‘Heart Sutra’

For many Indonesian 90s kids, most of us are familiar with a Hong Kong TV drama series ‘Journey to the West‘ (in Indonesia, we know it as “Kera Sakti”.) Journey to the West is one of the most well-known saga in Buddhism — a story about a monk, Tang Sangzang, with his three disciples in retrieving sutra, Buddhist sacred texts, in Central Asia and India. Monk Tang’s journey is filled with perils, humor, and adventures — facing demons and gods alike. This work of literature has been adapted to many shows and series, spawning many variations in music, literature, and films; even manga (Dragon Ball included 😄)

In the TV series, monk Tang always saying, “isi adalah kosong, kosong adalah isi” — form is emptiness, emptiness is form. At that time, I didn’t think much about that saying as I see the series as entertainment source. I thought that it’s a neat way of thinking in Buddhism, but that’s it. I didn’t probe further on what it’s all about.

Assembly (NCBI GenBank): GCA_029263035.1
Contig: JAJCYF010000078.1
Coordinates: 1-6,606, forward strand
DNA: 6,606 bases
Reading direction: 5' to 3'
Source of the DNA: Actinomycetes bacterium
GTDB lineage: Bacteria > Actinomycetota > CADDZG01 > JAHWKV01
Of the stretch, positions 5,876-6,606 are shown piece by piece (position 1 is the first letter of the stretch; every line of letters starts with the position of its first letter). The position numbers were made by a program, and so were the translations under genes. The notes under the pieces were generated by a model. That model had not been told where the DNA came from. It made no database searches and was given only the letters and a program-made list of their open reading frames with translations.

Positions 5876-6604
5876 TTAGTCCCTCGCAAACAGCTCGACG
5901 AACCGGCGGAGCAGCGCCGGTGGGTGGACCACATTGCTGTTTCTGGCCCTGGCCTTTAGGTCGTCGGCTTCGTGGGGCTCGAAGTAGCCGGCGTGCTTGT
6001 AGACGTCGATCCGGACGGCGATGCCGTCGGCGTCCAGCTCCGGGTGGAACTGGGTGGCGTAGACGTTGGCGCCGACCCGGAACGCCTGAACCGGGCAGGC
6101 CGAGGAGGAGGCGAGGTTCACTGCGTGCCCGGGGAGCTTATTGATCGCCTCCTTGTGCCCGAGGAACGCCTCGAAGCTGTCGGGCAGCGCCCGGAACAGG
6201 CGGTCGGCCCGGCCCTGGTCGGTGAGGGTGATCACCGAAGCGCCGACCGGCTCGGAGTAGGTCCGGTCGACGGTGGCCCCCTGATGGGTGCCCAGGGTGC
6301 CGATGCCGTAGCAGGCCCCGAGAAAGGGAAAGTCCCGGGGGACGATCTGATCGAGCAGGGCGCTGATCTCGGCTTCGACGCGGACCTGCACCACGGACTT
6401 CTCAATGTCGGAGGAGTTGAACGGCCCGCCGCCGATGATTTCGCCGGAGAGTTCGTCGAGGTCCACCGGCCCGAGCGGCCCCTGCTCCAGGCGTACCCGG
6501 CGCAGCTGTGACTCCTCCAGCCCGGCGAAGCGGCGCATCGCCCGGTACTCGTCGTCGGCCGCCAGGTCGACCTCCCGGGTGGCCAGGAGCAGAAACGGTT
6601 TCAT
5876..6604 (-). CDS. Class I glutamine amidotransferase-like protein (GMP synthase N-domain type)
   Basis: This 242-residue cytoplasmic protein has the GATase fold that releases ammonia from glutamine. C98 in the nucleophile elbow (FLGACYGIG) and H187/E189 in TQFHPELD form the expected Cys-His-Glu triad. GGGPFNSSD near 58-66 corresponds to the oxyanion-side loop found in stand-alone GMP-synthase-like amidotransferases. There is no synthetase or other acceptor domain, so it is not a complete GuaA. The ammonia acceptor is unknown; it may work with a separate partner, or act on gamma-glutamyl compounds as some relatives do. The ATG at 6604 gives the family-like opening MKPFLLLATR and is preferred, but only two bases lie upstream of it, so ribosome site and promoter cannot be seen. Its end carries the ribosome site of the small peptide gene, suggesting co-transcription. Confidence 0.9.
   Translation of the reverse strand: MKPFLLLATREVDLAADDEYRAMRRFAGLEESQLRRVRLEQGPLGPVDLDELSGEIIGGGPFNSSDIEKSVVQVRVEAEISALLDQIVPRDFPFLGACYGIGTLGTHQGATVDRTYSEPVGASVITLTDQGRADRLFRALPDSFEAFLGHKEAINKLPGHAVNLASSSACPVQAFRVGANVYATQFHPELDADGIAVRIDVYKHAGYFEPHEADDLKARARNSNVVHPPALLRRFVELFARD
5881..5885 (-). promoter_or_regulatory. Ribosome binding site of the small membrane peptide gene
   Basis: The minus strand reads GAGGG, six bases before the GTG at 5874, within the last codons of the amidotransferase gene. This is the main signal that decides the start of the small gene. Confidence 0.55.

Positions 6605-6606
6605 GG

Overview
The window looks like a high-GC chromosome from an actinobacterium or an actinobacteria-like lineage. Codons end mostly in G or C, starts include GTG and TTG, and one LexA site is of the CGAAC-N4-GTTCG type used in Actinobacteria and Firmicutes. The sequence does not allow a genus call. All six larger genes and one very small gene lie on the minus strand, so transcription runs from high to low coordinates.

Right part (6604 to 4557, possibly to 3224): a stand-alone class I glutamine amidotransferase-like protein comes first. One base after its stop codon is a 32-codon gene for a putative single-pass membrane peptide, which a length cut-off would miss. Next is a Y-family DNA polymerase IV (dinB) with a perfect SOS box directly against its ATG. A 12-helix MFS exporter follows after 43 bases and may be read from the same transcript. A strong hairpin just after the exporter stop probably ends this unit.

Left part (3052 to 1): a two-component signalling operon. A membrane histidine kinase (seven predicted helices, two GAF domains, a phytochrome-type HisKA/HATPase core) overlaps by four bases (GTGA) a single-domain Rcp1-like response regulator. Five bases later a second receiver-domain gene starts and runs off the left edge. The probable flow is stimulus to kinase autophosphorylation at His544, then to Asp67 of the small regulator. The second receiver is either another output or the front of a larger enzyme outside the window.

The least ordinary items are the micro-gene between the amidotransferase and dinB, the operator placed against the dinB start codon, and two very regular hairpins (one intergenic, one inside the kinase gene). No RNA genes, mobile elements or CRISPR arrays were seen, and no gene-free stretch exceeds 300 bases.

This morning, I watched my friend’s Instagram Stories. Recently, all Instagram Stories and posts are the same. Folks facing self-quarantines, lockdowns, words of prayers, hopes, despairs, and trying to make sense of all this madness.

In one of her stories, she posted a clip from a music video. The singer, however, is not a singer that commonly expected. The singer in the video is a Japanese Zen Buddhist monk. From the way he sings, I presumed he’s chanting a sutra.

“May I know the song title? Is this a sutra?”

“Yes. It’s really soothing ya. It makes me feel calm.”

Later, I found out that the song is from the Heart Sutra (Prajñāpāramitāhṛdaya). Form is emptiness, emptiness is form.

I have a very limited knowledge about Buddhism, let alone a wisdom to understand the Heart Sutra. But to say that the sutra didn’t move the being, it would be an insult. What we able to see, to touch, the ones that hold a form, are actually empty. However, things that we unable to see, seemingly empty, are filled with form.

And I guess, I need this more than I thought.

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